In his first speech as secretary of Homeland Security in February, Jeh C. Johnson put it even more bluntly. “Syria has become a matter of homeland security,” he said.

The Qaeda veterans have multiple missions and motivations, counterterrorism officials say. Like thousands of other foreign fighters, many have been drawn on their own to Syria to fight the government of President Bashar al-Assad.

Many others, like Abu Khalid al-Suri, a Syrian-born veteran of Al Qaeda, were sent by the terrorist group’s central command in Pakistan first to fight Mr. Assad, but also to begin laying the groundwork to use enclaves in Syria to launch attacks against the West, American officials said.

Mr. Suri, who is believed to have been close to Osama bin Laden and to have fought against American forces in Afghanistan and Iraq, was sent to mediate conflicts between Al Qaeda’s main affiliate in Syria, the Nusra Front, and another extremist faction, the Islamic State in Iraq and Syria, which Al Qaeda has disavowed. He was killed in a suicide attack in February by the rival group.

Many of the Qaeda planners and operatives from Afghanistan and Pakistan have clustered in the east and northwest sections of Syria, in territory controlled or heavily influenced by the Nusra Front, intelligence officials said.

Sanafi al-Nasr, a Saudi-born extremist who is on his country’s list of most wanted terrorists, traveled to Syria from the Afghanistan-Pakistan border region late last year and emerged as one of the Nusra Front’s top strategists. Jihadi forums reported that he was killed in fighting last week, but American counterterrorism officials said those reports could not be confirmed.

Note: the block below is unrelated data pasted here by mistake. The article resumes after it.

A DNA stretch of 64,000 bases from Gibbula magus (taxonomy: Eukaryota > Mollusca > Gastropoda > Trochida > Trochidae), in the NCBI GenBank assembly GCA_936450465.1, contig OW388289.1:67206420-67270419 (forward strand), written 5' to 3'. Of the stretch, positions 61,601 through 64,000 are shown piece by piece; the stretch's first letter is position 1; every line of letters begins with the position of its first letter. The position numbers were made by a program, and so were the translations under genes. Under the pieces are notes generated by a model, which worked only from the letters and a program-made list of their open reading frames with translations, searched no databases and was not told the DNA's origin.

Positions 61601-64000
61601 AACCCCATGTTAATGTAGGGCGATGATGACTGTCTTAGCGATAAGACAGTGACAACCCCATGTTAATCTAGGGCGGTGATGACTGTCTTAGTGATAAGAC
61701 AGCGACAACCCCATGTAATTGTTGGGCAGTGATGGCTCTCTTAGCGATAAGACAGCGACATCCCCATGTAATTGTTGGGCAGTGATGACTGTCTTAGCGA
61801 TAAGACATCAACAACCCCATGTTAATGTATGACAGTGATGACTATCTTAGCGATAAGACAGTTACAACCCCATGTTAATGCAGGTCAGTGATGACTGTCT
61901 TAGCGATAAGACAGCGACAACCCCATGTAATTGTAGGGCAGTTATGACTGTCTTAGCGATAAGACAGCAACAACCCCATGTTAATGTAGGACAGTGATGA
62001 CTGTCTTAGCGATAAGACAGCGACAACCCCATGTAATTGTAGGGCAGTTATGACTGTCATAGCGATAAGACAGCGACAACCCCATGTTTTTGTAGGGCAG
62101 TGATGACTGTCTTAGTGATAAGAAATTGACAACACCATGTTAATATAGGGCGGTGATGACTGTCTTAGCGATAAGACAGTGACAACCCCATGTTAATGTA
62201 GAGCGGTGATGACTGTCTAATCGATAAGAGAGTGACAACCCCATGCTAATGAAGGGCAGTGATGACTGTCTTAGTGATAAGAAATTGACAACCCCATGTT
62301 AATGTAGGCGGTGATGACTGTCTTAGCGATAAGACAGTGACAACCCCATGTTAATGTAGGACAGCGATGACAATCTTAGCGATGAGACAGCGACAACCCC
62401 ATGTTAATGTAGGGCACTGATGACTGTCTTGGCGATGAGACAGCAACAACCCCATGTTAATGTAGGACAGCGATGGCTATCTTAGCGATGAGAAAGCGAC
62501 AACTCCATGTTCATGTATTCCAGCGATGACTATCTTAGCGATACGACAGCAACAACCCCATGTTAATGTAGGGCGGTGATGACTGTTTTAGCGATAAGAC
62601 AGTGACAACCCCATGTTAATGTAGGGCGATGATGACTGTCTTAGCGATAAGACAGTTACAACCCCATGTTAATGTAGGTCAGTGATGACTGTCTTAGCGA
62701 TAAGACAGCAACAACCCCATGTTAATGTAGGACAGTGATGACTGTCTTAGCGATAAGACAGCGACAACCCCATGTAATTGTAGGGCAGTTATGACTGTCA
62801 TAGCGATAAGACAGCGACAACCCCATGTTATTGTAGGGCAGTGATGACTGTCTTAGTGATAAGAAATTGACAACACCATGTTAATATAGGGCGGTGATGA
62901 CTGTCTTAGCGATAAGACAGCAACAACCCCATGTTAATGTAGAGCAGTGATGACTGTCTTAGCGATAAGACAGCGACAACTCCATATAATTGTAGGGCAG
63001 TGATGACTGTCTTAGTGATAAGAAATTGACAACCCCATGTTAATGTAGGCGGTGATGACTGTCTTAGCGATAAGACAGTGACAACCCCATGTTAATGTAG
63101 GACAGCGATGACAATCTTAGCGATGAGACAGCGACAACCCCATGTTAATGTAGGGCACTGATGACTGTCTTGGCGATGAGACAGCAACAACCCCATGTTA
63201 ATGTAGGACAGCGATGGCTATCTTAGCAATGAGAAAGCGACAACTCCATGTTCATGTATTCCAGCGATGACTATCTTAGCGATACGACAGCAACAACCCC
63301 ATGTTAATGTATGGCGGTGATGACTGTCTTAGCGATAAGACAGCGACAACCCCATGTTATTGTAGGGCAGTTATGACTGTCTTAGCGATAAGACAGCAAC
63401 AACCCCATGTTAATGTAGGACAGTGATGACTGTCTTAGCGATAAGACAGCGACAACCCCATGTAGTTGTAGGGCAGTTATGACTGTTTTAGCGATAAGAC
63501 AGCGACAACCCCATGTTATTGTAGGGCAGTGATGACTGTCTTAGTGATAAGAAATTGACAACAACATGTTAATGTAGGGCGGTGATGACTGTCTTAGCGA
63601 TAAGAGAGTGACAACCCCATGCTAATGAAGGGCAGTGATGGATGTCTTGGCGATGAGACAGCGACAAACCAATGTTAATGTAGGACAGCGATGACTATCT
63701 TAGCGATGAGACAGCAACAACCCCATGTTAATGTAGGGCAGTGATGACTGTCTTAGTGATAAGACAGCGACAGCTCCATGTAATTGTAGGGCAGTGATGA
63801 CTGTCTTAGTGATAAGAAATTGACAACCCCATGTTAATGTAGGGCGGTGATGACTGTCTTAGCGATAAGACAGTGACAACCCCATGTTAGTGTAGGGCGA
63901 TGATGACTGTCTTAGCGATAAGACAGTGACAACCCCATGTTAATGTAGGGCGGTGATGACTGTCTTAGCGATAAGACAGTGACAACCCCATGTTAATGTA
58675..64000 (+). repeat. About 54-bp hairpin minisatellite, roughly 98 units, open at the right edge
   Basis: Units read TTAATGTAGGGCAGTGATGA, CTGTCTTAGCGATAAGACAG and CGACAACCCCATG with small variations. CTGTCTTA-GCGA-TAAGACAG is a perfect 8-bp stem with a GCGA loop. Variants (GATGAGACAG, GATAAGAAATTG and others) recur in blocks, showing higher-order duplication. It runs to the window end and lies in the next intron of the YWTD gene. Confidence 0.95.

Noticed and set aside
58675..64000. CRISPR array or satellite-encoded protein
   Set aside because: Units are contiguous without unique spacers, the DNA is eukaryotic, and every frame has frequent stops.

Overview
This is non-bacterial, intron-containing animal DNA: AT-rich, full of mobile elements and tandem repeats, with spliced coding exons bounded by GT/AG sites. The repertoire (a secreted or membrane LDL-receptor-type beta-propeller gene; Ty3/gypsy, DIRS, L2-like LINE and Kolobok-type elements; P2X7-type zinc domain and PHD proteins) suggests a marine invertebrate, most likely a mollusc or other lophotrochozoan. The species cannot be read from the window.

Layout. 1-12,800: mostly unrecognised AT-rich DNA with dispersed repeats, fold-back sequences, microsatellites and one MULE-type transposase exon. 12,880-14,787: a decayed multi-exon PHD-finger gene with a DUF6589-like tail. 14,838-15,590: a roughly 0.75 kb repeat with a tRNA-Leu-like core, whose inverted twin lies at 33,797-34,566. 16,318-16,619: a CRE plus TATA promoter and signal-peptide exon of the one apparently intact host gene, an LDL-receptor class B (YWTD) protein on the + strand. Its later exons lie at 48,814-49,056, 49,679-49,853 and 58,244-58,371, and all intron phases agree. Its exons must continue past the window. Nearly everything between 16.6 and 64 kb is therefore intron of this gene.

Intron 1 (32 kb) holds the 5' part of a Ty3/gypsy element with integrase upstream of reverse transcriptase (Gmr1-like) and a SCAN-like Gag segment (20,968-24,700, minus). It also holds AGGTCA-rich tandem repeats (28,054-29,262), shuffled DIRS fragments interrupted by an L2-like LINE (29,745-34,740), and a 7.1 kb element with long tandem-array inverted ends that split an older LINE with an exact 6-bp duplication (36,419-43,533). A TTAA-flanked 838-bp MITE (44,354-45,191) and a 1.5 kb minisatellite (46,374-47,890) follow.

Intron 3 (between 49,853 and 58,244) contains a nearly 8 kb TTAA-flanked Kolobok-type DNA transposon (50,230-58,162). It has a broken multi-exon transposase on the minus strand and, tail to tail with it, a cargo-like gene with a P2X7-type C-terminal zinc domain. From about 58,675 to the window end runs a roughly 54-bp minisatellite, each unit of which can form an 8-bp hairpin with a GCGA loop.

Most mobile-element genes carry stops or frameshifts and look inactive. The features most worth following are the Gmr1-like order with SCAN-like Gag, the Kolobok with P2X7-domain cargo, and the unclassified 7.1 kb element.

“Al Qaeda veterans could have a critical impact on recruitment and training,” said Laith Alkhouri, a senior analyst at Flashpoint Global Partners, a security consulting firm that tracks militant websites. “They would be lionized, at least within the ranks, as experienced mujahedeen.”

While these senior Qaeda envoys have been involved in the immediate fight against Syrian forces, American counterterrorism officials said they also had broader, longer-term ambitions.

Without naming Mr. Nasr, James R. Clapper Jr., the director of national intelligence, told a Senate panel in February that a “small nucleus” of Qaeda veterans from Afghanistan and Pakistan in Syria who are “separate from al-Nusra harbor designs on attacks in Europe and the homeland.”